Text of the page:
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You can almost feel sorry for these old school vendors. At least they have an admirable heritage.
There is no such Oracle-like legacy attached to many of the pushy imposters gatecrashing the cloud computing model.
One the tell tale signs of a vendor that doesn't 'get' the cloud is the use of the phrase disruptive technology in all its marketing.
“The word disruptive is overused and inappropriate. The last thing any business wants is more disruption,” says Mark Seemann, CEO of cloud telephony firm Synety. “It's off-putting for many businesses. They want to do things smarter, quicker, cheaper and they want it to be easy, without hassle, and certainly without disruption. Cloud services, like telephony, are meant to be easy, efficient and cheap. That’s not disruptive.”
Hosts dressed up as clouds
Contract terms give away the bogus cloud operators says Richard Davies, CEO for ElasticHosts.
Beware any firm that talks about contracts with fixed medium-term capacity commitments. Another giveaway is the one day notice period for changes. “If they need 24 hours notice to scale up your capacity, they're not a cloud,” says Davies, “that means they're having to ask their provider to manually adjust capacity on your behalf.”
If the contract attempts to set costs at a fixed rate, your service is not a cloud. They're hosts dressing up as clouds. There's a lot more to offering a cloud service than finding the word 'Host' and replacing it with 'Cloud' when preparing the marketing brochures.
"It's quite common for hosts to dress up and try to pass themselves off as clouds," says Dominic Monkhouse, MD of Peer1."Transvendors are quite fashionable in the IT industry. It's mostly harmless, unless it affects the poor users, who suddenly find all their data is gone for good."
Campbell Williams, technology strategy director at Six Degrees Group, says acronyms and defensive jargon signify a fatal lack of confidence. “Everything's becomes one great big pile of aas,” says Williams.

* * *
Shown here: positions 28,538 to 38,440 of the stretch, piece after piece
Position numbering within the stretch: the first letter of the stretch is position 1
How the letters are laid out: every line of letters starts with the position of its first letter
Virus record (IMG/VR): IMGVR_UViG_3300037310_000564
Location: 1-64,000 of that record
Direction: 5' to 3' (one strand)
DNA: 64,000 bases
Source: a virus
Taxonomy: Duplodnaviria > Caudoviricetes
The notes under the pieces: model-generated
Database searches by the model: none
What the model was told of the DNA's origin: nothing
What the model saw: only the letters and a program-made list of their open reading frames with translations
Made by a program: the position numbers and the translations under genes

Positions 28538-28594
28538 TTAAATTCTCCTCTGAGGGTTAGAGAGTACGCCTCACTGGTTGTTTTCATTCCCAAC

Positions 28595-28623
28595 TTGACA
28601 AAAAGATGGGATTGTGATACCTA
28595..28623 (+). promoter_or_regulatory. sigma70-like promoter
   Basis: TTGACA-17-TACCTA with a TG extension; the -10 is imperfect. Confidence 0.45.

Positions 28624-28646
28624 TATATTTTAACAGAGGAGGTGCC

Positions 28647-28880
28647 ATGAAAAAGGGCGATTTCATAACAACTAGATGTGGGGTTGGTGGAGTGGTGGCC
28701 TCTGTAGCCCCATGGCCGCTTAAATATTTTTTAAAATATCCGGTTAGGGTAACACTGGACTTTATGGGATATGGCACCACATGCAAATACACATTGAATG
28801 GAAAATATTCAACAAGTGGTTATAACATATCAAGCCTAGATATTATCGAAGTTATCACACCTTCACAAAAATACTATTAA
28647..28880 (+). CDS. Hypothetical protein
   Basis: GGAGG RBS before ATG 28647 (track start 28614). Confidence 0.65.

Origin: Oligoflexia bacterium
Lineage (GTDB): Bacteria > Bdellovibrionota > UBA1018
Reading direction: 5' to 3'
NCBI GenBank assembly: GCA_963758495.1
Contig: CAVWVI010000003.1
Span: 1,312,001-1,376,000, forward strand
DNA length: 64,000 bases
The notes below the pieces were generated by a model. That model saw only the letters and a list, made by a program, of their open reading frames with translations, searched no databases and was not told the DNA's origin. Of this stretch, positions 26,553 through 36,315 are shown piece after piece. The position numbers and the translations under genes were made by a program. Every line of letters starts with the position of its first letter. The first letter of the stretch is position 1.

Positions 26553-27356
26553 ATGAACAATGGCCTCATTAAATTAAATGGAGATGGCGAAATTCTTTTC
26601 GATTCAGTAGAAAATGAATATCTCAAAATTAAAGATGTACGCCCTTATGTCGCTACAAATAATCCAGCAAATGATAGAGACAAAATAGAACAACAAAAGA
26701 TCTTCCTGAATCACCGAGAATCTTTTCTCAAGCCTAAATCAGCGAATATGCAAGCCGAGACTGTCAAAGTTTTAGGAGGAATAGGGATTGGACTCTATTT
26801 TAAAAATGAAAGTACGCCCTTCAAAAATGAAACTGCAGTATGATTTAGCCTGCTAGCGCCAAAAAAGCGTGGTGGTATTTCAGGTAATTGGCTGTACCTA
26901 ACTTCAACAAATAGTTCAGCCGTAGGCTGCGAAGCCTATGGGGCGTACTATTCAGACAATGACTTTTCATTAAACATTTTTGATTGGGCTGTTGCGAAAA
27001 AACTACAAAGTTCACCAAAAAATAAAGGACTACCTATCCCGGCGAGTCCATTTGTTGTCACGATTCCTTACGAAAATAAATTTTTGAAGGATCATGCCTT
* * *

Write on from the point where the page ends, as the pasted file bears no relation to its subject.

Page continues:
At CloudExpo, one speaker shoved “as a service” in front of storage, backup, database, desktop and applications. Worse, his presentation was called Cloud 2.0 – New Paradigm.
“Stop spray-painting over your own graffiti and tell us something interesting!” says Williams, who says these bluffers are actually doing us all a disservice. “They're helping no-one and setting up the whole industry for ridicule.”
Anything as a service is a basic cloud services anyway, he says. It's still Cloud 1.0.
All cloud and no concrete
Bogus cloud operators are very thin on details, says Peter Chadha, CEO of Steegle.com:
“They can never give examples of use, other than Dropbox,” says Chadha, who says there's often very little long term planning. “they think more about entering the cloud than they do about exiting it. But the exit is important - how will they liberate their data?”
There are countless 'old-school' products that have rebranded themselves by just adding 'cloud' to their product name, says Ditlv Bradahl, CEO of OnAPP, which makes cloud enabling systems for data centres and hosting companies.
Backups are now cloud backups, suddenly servers are cloud servers and network devices are cloud enabled. Even though it's the same backups, servers and network devices that were around 10 years ago, he says
“It's always amusing to ask a sales guy what he actually means when he says cloud. It soon becomes clear that they are never asked that question,” says Bradahl. “The trouble is, most of the people they speak to also have no idea.”
Don't be one of them.
Ten signs that mark a cloud bluffer, courtesy of James Henigan, MD at cloud vendor Rise,